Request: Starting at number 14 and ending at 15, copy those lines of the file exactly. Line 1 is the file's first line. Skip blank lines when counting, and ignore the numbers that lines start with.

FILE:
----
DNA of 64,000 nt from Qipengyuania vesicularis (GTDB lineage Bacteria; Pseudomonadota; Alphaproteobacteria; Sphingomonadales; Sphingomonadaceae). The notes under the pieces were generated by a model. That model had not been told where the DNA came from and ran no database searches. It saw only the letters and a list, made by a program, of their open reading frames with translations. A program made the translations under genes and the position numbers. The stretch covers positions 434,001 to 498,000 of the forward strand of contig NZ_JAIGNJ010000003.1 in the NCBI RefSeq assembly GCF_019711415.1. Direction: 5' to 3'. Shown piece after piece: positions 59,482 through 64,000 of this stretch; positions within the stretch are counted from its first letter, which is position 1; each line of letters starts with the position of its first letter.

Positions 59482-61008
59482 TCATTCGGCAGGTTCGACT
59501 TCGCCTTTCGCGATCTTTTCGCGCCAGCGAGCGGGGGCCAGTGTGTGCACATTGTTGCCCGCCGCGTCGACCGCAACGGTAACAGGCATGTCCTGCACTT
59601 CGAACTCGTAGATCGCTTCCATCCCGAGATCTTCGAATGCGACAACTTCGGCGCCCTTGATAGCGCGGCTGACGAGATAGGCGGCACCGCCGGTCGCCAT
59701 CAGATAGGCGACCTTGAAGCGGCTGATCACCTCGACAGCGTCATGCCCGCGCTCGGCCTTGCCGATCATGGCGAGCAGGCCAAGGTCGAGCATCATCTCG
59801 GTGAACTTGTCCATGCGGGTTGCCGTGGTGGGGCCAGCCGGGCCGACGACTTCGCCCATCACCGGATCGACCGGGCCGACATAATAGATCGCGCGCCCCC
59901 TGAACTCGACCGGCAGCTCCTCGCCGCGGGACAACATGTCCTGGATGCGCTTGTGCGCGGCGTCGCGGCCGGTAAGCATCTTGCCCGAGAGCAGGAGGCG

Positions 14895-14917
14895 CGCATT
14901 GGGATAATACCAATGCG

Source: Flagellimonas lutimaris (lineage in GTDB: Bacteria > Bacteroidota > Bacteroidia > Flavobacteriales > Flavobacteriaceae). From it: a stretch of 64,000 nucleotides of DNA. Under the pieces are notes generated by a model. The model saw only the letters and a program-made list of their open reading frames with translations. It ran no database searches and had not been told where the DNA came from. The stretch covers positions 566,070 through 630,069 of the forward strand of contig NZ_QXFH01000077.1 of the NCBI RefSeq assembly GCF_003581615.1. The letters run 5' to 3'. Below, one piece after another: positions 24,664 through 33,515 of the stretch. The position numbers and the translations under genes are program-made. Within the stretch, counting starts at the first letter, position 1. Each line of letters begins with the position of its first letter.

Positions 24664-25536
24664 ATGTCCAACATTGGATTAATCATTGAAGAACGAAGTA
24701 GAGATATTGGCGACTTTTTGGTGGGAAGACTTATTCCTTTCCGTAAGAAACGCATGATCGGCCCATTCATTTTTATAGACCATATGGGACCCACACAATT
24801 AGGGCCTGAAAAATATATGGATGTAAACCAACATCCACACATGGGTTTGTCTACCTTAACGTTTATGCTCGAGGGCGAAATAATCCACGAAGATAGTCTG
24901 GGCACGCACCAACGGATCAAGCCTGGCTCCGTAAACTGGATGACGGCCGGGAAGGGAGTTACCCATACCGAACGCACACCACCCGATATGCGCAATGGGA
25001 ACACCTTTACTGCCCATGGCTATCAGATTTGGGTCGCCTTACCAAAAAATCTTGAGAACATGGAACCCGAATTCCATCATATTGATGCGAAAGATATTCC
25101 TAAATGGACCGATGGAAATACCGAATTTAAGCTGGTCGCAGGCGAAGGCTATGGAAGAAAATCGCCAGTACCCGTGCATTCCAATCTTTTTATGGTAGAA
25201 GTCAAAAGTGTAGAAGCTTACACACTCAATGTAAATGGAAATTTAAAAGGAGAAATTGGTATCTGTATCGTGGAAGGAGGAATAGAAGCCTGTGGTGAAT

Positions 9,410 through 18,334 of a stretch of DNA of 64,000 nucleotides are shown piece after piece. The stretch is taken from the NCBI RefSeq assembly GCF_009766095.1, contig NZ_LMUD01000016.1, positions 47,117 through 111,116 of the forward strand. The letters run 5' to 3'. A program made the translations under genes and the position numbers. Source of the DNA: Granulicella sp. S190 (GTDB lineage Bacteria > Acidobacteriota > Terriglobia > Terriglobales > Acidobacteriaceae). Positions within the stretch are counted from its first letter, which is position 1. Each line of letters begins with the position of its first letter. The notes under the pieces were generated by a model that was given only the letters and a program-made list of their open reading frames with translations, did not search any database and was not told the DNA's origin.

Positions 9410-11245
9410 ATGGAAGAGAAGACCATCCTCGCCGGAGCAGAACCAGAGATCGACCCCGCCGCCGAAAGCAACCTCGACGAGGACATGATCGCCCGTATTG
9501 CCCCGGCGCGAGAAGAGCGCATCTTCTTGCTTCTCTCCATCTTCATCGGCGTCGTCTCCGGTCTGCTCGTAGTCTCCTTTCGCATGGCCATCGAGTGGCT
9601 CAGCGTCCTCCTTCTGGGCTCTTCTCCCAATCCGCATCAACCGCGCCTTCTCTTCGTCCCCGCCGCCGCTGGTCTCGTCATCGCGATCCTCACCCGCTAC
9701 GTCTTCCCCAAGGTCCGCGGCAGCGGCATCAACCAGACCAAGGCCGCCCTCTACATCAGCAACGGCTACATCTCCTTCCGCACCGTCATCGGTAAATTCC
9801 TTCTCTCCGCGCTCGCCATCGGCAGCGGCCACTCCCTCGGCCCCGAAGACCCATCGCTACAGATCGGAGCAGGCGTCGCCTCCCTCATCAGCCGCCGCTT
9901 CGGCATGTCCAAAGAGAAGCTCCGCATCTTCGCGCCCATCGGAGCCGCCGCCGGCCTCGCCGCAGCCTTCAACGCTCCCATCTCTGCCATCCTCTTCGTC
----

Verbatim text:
24664 ATGTCCAACATTGGATTAATCATTGAAGAACGAAGTA
24701 GAGATATTGGCGACTTTTTGGTGGGAAGACTTATTCCTTTCCGTAAGAAACGCATGATCGGCCCATTCATTTTTATAGACCATATGGGACCCACACAATT